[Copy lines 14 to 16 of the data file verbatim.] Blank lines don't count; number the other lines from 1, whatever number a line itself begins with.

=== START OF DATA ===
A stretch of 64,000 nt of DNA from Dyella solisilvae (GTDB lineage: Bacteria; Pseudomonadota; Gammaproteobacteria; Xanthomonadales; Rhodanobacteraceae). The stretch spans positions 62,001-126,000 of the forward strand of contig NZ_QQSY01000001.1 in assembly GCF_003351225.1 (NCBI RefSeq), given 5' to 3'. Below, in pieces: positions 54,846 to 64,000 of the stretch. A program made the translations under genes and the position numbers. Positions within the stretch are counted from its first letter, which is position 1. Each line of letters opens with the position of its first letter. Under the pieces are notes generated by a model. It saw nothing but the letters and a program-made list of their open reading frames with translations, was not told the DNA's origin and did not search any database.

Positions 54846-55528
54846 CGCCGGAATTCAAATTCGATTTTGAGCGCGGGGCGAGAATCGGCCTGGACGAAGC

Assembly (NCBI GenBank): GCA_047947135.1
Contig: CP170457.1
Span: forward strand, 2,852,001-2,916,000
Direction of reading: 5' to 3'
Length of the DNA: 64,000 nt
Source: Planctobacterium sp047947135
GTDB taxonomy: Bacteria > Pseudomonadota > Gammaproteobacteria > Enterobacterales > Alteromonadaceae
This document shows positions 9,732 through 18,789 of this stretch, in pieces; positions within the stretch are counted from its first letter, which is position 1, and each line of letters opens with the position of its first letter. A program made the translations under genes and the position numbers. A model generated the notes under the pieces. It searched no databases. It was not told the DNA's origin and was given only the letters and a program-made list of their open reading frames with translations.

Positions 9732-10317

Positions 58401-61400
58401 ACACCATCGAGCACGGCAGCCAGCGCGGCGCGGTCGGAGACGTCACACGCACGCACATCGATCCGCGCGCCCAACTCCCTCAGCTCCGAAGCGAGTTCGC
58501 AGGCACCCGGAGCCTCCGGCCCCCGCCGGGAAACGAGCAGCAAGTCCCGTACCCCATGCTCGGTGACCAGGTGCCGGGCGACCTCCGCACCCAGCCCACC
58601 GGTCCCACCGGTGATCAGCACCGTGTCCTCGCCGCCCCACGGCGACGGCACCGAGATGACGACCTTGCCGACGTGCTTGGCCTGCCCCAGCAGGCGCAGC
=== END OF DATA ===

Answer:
58401 ACACCATCGAGCACGGCAGCCAGCGCGGCGCGGTCGGAGACGTCACACGCACGCACATCGATCCGCGCGCCCAACTCCCTCAGCTCCGAAGCGAGTTCGC
58501 AGGCACCCGGAGCCTCCGGCCCCCGCCGGGAAACGAGCAGCAAGTCCCGTACCCCATGCTCGGTGACCAGGTGCCGGGCGACCTCCGCACCCAGCCCACC
58601 GGTCCCACCGGTGATCAGCACCGTGTCCTCGCCGCCCCACGGCGACGGCACCGAGATGACGACCTTGCCGACGTGCTTGGCCTGCCCCAGCAGGCGCAGC